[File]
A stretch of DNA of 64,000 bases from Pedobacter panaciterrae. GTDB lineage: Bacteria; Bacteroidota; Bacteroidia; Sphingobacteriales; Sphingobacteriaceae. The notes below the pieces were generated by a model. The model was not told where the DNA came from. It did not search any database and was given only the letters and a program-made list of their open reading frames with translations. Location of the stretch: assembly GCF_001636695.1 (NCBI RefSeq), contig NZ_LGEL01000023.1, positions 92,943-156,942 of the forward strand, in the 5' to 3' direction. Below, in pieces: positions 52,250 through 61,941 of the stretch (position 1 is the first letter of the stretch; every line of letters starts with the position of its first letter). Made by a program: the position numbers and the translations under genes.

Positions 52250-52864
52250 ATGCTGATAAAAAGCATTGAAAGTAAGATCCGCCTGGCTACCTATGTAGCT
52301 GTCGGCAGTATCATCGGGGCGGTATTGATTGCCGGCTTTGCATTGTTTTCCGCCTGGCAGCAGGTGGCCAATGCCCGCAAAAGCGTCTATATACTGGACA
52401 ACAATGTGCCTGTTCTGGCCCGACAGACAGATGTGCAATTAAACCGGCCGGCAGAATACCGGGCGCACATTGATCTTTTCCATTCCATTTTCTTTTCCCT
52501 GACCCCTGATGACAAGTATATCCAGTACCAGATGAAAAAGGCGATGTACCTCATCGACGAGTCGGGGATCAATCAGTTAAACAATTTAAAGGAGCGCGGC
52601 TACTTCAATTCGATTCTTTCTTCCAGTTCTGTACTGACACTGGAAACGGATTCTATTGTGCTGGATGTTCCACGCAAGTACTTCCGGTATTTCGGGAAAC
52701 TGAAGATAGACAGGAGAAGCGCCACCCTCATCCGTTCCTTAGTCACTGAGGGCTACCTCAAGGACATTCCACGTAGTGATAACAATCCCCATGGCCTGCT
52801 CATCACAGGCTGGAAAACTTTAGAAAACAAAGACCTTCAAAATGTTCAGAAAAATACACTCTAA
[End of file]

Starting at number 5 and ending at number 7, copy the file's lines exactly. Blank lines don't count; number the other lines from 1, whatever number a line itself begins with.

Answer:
52401 ACAATGTGCCTGTTCTGGCCCGACAGACAGATGTGCAATTAAACCGGCCGGCAGAATACCGGGCGCACATTGATCTTTTCCATTCCATTTTCTTTTCCCT
52501 GACCCCTGATGACAAGTATATCCAGTACCAGATGAAAAAGGCGATGTACCTCATCGACGAGTCGGGGATCAATCAGTTAAACAATTTAAAGGAGCGCGGC
52601 TACTTCAATTCGATTCTTTCTTCCAGTTCTGTACTGACACTGGAAACGGATTCTATTGTGCTGGATGTTCCACGCAAGTACTTCCGGTATTTCGGGAAAC